Judge Rules Planned Parenthood Abortionists Don’t Have to Testify About Women Injured in Abortions

State   Steven Ertelt   Jun 4, 2019   |   4:28PM    Washington, DC

A Missouri judge has ruled that Planned Parenthood abortionists do not have to testify about the women they possibly injured in botched abortions.

The state of Missouri is trying to deny a medical license to the last remaining abortion center in the state that is run by Planned Parenthood. At issue is the fact that Planned Parenthood has injured at least 74 women in failed abortions and has received poor marks in state health and safety inspections.

The Missouri health department wanted to interview Planned Parenthood abortionists who used to work at the abortion business and injured women and failed abortions. The abortion chain asked the judge to stop that from happening and today the judge ruled in its favor.

The ruling is a possible sign that the judge will allow the Planned Parenthood abortion center to remain open even though it puts women’s health in jeopardy. As AP reports:

Circuit Judge Michael Stelzer on Tuesday agreed to throw out subpoenas for four doctors who worked briefly at the Planned Parenthood clinic in St. Louis during their training. Stelzer’s ruling also set a hearing for Wednesday to consider Planned Parenthood’s request for a preliminary injunction to stop the state from forcing the abortion clinic to close.

Missouri’s health department declined to renew the clinic’s license to perform abortion procedures, which expired last week. The state cited concerns about patient safety and legal violations.

The judge on Friday issued a temporary restraining order to allow the clinic to continue to perform abortions, at least until a decision is made on the injunction request.

The current license for the abortion center expired on Friday and the abortion clinic has consistently injured women in botched abortions. In fact more than 70 women have been rushed to local hospitals after failed abortions at the Planned Parenthood Center.

Missouri Gov. Mike Parson had said the abortion business should be closed. Parson outlined a number of serious concerns during the press conference, including reports of three failed abortions done by the Planned Parenthood facility.

A Columbia, Missouri Planned Parenthood facility already lost its state license.

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The facility in Columbia stopped doing abortions in October after it failed to comply with a state health regulation. Planned Parenthood appealed, but in february, U.S. District Judge Brian Wimes denied its request for a preliminary injunction.

The state requires that abortionists have hospital admitting privileges for patient emergencies and that abortion facilities meet the same basic health and safety standards as other ambulatory surgical centers. Planned Parenthood challenged the law, but Missouri won a victory when the U.S. Court of Appeals for the Eighth Circuit overturned an earlier ruling that blocked the state from enforcing the law.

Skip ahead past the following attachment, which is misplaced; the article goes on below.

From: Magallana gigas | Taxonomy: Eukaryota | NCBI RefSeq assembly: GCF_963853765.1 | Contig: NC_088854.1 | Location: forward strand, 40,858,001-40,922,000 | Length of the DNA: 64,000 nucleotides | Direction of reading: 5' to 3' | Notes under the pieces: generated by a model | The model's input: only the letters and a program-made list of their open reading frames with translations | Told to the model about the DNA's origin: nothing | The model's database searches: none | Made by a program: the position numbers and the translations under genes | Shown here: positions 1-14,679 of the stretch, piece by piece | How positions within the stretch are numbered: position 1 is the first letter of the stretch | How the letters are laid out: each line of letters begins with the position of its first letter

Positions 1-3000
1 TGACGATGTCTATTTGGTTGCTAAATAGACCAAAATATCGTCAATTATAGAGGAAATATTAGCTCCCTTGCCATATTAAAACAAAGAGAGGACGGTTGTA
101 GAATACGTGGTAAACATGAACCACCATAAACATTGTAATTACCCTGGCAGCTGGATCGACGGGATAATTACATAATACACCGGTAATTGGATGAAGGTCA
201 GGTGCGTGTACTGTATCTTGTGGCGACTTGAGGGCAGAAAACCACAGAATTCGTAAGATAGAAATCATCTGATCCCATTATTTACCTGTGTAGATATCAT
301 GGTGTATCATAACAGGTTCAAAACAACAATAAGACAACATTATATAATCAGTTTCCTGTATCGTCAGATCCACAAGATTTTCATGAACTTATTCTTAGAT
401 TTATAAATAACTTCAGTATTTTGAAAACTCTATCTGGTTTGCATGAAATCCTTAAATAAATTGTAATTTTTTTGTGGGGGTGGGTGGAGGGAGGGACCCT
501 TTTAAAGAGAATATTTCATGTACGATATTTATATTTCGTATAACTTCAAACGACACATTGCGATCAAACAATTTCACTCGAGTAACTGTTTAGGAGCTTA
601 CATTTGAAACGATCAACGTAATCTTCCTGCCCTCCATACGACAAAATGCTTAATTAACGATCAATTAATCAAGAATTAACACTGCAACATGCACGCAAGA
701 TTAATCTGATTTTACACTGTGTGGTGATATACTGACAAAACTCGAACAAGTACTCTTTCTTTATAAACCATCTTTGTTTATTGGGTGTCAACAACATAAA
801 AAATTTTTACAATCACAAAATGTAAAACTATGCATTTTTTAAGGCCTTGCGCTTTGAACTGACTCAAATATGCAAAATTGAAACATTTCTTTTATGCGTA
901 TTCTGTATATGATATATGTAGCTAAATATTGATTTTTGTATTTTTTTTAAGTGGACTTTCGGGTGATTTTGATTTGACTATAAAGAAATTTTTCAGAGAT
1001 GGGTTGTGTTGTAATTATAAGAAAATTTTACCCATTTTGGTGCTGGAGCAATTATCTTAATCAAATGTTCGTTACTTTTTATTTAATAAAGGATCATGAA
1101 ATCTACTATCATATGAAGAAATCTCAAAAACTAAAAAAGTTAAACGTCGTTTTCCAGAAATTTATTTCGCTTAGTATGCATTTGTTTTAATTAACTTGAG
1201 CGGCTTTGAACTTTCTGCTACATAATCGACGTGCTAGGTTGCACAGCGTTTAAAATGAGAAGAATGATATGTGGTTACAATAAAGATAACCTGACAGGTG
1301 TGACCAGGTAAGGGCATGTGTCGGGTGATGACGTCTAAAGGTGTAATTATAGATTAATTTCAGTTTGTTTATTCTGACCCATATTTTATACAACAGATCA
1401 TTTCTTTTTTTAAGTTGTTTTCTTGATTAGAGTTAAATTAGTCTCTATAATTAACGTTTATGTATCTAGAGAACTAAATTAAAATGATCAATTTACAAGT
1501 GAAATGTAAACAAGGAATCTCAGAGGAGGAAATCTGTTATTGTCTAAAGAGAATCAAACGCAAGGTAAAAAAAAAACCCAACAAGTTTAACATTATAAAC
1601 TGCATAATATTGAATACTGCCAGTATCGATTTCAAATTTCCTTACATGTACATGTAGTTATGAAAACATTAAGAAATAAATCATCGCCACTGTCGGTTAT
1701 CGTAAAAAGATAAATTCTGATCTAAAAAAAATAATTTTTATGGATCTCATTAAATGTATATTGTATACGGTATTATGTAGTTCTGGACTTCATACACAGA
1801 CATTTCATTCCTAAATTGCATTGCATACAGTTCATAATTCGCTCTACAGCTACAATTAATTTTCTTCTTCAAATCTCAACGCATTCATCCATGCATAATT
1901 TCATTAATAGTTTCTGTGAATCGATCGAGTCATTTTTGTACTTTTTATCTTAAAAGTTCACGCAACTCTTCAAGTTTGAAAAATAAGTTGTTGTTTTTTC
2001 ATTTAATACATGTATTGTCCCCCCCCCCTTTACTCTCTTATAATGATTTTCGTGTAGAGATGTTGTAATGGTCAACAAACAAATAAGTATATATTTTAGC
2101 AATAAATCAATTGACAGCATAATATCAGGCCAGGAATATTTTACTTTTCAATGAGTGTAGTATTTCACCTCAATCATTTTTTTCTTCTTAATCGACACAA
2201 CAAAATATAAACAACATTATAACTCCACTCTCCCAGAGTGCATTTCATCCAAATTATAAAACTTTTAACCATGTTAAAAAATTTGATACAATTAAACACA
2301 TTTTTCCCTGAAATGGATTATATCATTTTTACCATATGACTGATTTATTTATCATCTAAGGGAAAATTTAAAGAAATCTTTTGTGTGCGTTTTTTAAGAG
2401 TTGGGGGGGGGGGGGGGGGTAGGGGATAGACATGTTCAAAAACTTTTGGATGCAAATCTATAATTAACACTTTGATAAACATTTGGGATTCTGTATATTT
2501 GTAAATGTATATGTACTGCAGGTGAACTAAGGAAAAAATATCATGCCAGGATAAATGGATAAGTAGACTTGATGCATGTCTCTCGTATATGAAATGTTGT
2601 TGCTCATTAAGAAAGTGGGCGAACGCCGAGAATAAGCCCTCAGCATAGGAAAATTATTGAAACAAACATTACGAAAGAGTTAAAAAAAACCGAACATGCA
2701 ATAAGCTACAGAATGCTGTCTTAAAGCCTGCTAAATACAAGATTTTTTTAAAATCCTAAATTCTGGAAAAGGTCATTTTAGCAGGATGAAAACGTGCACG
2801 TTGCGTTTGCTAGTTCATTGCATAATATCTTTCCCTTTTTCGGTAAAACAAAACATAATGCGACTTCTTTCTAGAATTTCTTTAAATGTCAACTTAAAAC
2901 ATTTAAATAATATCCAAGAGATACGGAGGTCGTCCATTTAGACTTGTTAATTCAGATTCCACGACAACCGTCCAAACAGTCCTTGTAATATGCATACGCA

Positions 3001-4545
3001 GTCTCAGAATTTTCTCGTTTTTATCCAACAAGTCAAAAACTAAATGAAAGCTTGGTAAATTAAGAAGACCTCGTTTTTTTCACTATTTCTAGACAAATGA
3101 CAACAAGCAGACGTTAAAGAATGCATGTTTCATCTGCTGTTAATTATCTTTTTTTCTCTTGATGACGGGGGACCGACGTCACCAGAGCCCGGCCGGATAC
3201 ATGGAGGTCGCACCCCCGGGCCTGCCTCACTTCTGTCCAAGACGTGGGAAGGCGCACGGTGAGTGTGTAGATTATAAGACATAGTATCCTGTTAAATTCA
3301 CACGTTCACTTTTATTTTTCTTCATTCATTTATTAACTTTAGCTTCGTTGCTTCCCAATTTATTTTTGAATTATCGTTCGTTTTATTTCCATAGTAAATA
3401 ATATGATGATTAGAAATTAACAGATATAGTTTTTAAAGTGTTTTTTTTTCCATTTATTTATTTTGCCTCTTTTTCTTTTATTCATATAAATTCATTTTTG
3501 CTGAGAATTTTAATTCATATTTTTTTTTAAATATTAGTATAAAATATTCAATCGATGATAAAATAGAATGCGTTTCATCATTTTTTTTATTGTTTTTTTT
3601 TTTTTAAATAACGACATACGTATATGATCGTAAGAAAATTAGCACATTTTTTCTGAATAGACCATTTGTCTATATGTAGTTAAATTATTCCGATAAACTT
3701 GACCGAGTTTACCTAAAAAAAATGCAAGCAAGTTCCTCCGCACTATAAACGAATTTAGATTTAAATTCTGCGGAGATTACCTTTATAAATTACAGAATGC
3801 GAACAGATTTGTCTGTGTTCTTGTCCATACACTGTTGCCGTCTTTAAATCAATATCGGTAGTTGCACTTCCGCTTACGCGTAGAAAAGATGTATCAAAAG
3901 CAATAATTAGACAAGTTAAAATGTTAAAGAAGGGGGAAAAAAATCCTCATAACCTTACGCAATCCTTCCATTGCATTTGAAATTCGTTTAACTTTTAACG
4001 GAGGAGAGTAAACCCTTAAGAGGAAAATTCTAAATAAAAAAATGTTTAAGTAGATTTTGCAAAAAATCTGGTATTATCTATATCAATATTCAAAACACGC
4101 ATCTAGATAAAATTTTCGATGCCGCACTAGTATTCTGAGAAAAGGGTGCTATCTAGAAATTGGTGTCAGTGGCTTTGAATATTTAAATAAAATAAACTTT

Since then, the Columbia facility has had to stop doing abortions. In its appeal, it argued to Wimes that the admitting privileges law is an “undue burden” on women’s access to abortion, the AP reports.

Wimes disagreed. He said Planned Parenthood did not provide evidence of substantial burdens or show any attempts to comply with the hospital admitting privileges law, the Columbia Missourian reports.

“[T]he record does not provide a basis in evidence to approximate the number of women who will forego or postpone surgical abortion incidental to the inoperability of the Columbia Facility,” the judge wrote.

He also said increased drive times to abortion facilities are not a substantial enough burden to merit a preliminary injunction.

The abortion facility and the state have been fighting in court since 2015.

Williams, an experienced ob-gyn and director of the Missouri Department of Health and Senior Services, explained the importance of the health regulations to the court in 2018:

After surgical abortions, some complications will be immediate and will require emergency transfer to a hospital from the abortion facility for emergency care. Some complications, both immediate and delayed, will be life-threatening and require hospitalization and/or surgical procedures in a time-sensitive manner. Patient safety is most at risk at the time of complications. Having a physician who can follow the patient from the abortion facility to a nearby hospital where the physician has privileges and can provide the life-saving treatment commonly associated with the usual major complications or timely treatment of other complications is part of the responsibility a physician undertakes when he or she agrees to provide that patient’s elective care. …

When the physician performing the abortion has privileges at a nearby hospital, this provides continuity of care from that physician to whom the patient has entrusted her care, with whom she has an ongoing relationship, and who knows her best. The physician can accompany her to the hospital and be there for her with his or her expertise to immediately treat her complication.

In September, Missouri won a victory when the Eighth Circuit overturned a 2017 ruling that blocked the state from enforcing the law.

A Planned Parenthood facility in Kansas City, Missouri also lost its abortion clinic license last summer after struggling for months to find a new abortionist. Without one, the abortion facility was not able to complete its annual state inspection, a requirement for licensure.

Planned Parenthood also had plans to open abortion facilities in Joplin and Springfield, but it has not been able to meet licensing requirements at those locations either.